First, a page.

The aim of this dashboard was to make the data the HFEA holds more easily accessible and to reduce administrative work required to respond to data enquiries. The idea was based on efficiency and the benefits of improving data transparency. The dashboard was completed internally by a very small team within a year supported by a wide range of specialists within the HFEA and user testing, including initial training of the dashboard software, coming in underbudget. Following launch, around a third of data requests have been satisfied by referrals to the dashboard, with over 30,000 public views in the first two months, leading to improved team efficiency.

In demonstrating Trustworthiness, the HFEA provided caveats to data provided in the dashboard, particularly with success rates where preliminary figures are impacted by missing outcomes of treatments from clinics. The HFEA included a grey band in the figures to denote where data is preliminary and included caveats in tooltips to mark where data should be interpreted with caution, further information is available on the landing page and in the Quality and methodology report (Q&M). Planned updates and a change log are detailed on the landing page, as well as details on how patients cannot be identified from the data.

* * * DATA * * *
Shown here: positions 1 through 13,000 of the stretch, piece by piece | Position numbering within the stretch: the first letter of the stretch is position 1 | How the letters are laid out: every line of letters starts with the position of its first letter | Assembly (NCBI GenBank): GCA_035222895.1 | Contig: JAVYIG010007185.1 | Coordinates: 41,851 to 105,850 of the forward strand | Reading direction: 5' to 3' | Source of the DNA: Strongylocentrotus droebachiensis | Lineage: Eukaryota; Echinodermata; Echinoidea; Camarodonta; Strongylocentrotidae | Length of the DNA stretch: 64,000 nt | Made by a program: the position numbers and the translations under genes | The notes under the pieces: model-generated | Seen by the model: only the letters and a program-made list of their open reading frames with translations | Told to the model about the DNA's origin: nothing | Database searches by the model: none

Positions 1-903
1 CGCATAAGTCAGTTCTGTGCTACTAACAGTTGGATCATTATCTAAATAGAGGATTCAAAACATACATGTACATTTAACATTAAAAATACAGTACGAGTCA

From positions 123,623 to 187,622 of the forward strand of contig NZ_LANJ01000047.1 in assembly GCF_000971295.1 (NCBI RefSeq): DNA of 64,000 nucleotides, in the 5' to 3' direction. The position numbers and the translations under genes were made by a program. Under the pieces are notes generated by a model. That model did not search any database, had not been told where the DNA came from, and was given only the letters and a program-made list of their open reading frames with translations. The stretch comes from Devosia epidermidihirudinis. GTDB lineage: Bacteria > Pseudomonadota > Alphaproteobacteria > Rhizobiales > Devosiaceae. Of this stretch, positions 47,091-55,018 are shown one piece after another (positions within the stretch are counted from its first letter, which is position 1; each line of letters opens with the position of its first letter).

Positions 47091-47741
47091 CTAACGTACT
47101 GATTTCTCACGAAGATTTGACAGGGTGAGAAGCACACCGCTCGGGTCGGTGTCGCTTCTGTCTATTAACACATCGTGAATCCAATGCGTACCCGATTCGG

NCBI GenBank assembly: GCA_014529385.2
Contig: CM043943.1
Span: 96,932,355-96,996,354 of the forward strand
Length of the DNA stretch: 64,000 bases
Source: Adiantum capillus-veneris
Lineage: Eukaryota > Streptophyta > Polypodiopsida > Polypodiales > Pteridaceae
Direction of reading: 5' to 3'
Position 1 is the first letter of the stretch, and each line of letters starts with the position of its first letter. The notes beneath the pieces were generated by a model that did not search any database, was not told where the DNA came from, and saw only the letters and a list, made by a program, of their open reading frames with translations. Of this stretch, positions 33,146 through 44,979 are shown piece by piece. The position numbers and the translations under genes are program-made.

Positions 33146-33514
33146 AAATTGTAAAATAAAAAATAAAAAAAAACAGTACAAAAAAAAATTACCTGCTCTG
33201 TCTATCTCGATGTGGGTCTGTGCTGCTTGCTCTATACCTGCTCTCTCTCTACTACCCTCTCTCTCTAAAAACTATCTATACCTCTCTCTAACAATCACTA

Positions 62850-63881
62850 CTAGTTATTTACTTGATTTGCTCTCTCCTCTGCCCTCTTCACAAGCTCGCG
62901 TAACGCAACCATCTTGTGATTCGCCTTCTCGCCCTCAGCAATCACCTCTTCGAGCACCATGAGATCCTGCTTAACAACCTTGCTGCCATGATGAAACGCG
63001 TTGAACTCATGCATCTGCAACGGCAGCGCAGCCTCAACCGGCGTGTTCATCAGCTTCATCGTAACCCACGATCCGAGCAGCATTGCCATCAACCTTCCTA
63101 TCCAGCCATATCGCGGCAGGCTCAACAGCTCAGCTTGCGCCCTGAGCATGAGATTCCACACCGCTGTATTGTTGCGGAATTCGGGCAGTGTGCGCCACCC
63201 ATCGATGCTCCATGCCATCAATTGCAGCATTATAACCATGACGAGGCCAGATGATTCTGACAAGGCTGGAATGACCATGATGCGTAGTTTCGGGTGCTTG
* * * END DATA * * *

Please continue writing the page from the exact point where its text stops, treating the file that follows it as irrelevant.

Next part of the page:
Quality of the data used from the HFEA register is ensured through validation exercises with clinics, inspections and audits. Production of data in the dashboard was quality assured by qualified staff through a multistep process documenting checks on each aspect of the data and presentation, including accessibility, scripts and verifying that data matches previously published sources. Details on limitations in the data and coherence with other publications are detailed in a Q&M report, and key limitations are additionally detailed in information icons in the dashboard.